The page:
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How to stay connected to your spouse through the ups and downs


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Cecilia Pigg - published on 06/28/22

You can both get better at figuring out how to stay close emotionally during the many years of your relationship.

It’s 8:30 p.m., and the kitchen is clean. The kids have been quiet for at least 15 minutes, so it’s probable that they’re asleep. I sit down with my husband and we grab our current library books to read together. We try to spend an hour in the evenings–-just the two of us—either watching TV or reading.

It usually starts out well enough, but maybe 10 minutes in, I interrupt whatever we are doing with a proposition, “Could we just talk instead? My husband generously puts his book down or pauses the show and says, “Sure, what do you want to talk about?” And I respond with, “I don’t know, let’s just talk.” This request drives him crazy. 

He wonders why I would want to talk if I don’t have anything specific to talk about! For him, being in the same room together doing the same activity is very bonding, and fulfills his need for feeling close to me. For me, if we are just watching the same movie, but aren’t talking to each other, I don’t feel particularly bonded or close to him.

It has taken time, but we are finally getting better at figuring out how to stay close emotionally during the ups and downs of our marriage. And we’ve discovered the first step is recognizing that the ways we feel connected to each other are different. 

1. Recognize and articulate the different things that make you feel close to each other.  

Adam Lane Smith, a marriage therapist and author, points out that men and women want different things to help them feel close emotionally, and he gives practical advice for how to approach your spouse to make him or her feel loved.

He explains that men experience more emotional closeness while solving a problem. So, he suggests that doing an activity like working on a puzzle or doing a household project together would help a husband feel closer to his wife.

On the other hand, women experience more emotional closeness when they are able to help someone they love work through a difficult situation. So, a husband might share a struggle he is having with his wife and ask her for feedback, and that would help her feel close to him.

This rings true in my own marriage. I feel close to my husband when we share about the struggles in our day, and how to overcome them. But, I have to be willing to say that’s what I want to talk about. This book has helped give me a way to open those lines of communication. On the other hand, he feels close to me when we play a game together, or when we make plans for a future project together.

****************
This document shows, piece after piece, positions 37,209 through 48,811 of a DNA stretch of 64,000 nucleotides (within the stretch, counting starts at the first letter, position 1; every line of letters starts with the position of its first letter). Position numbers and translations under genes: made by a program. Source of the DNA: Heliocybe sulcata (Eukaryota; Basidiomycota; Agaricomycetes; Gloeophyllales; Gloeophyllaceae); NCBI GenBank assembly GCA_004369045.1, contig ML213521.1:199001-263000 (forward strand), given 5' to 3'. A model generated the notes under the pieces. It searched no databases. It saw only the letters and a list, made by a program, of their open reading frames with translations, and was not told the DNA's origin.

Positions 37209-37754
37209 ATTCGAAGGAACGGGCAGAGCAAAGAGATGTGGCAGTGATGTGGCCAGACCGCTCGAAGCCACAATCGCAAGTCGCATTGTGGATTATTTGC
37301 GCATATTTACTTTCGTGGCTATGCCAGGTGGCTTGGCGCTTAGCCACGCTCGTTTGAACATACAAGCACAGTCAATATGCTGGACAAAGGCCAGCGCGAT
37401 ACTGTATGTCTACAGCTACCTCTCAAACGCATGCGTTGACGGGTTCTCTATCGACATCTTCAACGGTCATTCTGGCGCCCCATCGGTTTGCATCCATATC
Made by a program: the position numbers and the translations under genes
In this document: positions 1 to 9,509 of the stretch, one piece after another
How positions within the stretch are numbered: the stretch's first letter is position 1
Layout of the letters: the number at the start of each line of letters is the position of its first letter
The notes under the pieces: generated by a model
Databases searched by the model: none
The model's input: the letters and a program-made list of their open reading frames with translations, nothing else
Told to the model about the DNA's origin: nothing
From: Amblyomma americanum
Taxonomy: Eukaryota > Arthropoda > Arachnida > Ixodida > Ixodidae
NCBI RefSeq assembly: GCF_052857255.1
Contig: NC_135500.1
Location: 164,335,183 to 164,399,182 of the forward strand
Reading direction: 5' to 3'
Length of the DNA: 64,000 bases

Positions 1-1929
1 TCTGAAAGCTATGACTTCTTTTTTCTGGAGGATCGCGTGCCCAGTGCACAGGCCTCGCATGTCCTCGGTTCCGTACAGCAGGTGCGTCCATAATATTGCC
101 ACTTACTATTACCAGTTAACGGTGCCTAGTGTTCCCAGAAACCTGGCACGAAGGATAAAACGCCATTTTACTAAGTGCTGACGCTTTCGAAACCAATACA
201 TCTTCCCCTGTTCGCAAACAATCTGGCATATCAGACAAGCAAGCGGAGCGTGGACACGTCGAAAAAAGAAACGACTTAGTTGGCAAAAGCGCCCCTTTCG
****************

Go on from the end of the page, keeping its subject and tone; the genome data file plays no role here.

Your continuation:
2. Use your manners. 

One day I noticed (painfully) just how rude my normal interactions with my husband had become. I was just a grouch to him so much of the time! Needless to say, neither of us was feeling particularly close to each other on those days.

Dr. Ray Guarendi, a marriage therapist and author, writes about how we sometimes treat our spouse as we would a stranger or an enemy. We take him or her for granted, and forget common courtesy. Instead, we must remember basic respect like saying please and thank you. It’s helpful to notice the tone of voice you use regularly with each other. Greet your spouse with joy, and give them the benefit of the doubt often—don’t just assume he or she is actively trying to hurt you with her actions or way of doing things. 

3. Don’t forget the love languages! 

My husband feels so appreciated when I get him a surprise snack from the store, or when I pick up a little something for him while running errands. I feel very loved when he compliments me on something that happens in the day–whether it is how I handled a situation or how dinner tastes. And when we remember those little things for each other, it helps us feel more connected no matter how wonderfully or terribly the rest of life is going. 

The beauty of building emotional intimacy is that it doesn’t require two people to change how they interact overnight. Change will happen slowly over time, but it only takes one person to commit to altering his behavior at first.

If you treat your spouse with courtesy and respect, and start showing him/her love in a way that resonates, you’ve just laid the foundation for a strong emotional connection. Then when you learn to recognize and ask for what you need to feel close, you have a partner who feels loved by you, and in a normal relationship, is then able to give back to you in return. 

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